Brenner was one of the first to appreciate the importance of computers in biology, specifically to help log the reconstruction of the nematode's nervous system, even as most of his colleagues sneeringly suspected that anybody interested in computing was choosing "an easy way out of a responsible job." Brenner taught himself computer programming, which in turn inspired a view of complex biological systems that culminated with his creation of the Molecular Sciences Institute in Berkeley, Calif., some 25 years later.

By contrast, Brenner takes a dim view of the necessary level of mathematical training required by biologists. All that was required, he told a British parliamentary committee, was "the ability to count to 20 — that's all — there are 4 bases and 20 amino acids," although he did concede that, "you might have to go to 64 at some stage" (representing the total number of triplet sequences or codons — a term Brenner coined — in the genetic code).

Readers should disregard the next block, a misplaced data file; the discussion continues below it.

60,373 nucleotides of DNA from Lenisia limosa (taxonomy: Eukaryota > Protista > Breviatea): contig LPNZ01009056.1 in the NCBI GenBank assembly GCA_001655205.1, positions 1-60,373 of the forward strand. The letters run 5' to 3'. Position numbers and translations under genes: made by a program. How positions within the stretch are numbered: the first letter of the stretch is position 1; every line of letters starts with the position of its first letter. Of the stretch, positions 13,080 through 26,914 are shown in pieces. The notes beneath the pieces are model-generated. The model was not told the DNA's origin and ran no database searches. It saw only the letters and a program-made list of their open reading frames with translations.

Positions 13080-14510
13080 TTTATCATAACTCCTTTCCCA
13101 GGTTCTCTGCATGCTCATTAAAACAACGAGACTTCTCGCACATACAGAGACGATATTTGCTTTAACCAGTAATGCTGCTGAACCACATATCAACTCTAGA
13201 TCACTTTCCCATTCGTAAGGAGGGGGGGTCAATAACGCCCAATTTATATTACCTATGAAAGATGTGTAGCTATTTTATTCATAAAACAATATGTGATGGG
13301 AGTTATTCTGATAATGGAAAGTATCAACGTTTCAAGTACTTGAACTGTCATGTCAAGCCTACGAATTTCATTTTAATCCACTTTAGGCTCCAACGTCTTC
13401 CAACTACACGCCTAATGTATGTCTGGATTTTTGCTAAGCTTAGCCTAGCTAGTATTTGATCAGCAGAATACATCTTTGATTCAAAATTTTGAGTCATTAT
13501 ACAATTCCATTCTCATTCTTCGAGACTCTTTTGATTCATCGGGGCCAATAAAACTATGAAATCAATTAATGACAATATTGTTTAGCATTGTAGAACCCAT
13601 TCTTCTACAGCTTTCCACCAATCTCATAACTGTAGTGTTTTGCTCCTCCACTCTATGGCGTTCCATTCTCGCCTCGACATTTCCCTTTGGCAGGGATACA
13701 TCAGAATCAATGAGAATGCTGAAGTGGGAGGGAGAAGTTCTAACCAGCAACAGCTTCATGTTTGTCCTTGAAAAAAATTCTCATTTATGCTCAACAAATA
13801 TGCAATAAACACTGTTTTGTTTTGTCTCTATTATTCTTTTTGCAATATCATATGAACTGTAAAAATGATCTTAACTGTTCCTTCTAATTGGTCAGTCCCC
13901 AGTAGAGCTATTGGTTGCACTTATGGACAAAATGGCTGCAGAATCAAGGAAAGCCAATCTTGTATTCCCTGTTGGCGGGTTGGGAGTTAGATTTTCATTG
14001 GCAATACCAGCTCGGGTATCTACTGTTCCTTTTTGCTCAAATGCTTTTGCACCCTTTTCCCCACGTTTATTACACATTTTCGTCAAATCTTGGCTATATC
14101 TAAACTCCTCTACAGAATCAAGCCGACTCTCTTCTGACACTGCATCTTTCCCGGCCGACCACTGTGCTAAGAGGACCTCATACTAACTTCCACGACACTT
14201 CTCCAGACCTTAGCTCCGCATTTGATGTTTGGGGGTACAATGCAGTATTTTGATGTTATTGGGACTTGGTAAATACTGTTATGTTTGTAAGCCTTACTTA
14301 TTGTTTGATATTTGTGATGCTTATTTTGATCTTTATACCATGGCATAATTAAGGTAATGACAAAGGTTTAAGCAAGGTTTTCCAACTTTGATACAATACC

Brenner remains an inspiring intellectual force in the community. Last August he served up another delicacy as senior author on the Science publication detailing the sequencing of the pufferfish genome, a favorite among geneticists because of the genome's highly compact nature. He is also principal scientific advisor to Lynx Therapeutics Inc.

Undoubtedly one of the smartest, Brenner is also one of the funniest scientists who has ever lived. His endless supply of anecdotes can be found in his frequent columns — often signed "Uncle Syd" — for Current Biology and, lately, The Scientist, as well as a memoir published last year called My Life in Science. He once buried a reference in the middle of an otherwise erudite manuscript submitted to the Royal Society of London that read: "Leonardo da Vinci (personal communication)." When the journal's editor complained, he argued that this was simply a new Italian postdoc in the lab.

In presenting Brenner with his lifetime achievement Lasker Award two years ago, the Nobel laureate Joseph Goldstein quipped that some of Brenner's ingenious proposals to explain the workings of nature "were more rational than the actual scheme that God chose. ... If Sydney had shared an office with God during the Creation, the Universe would be a much more rational place."

Kevin Davies, Ph.D.
Editor-in-Chief
Bio·IT World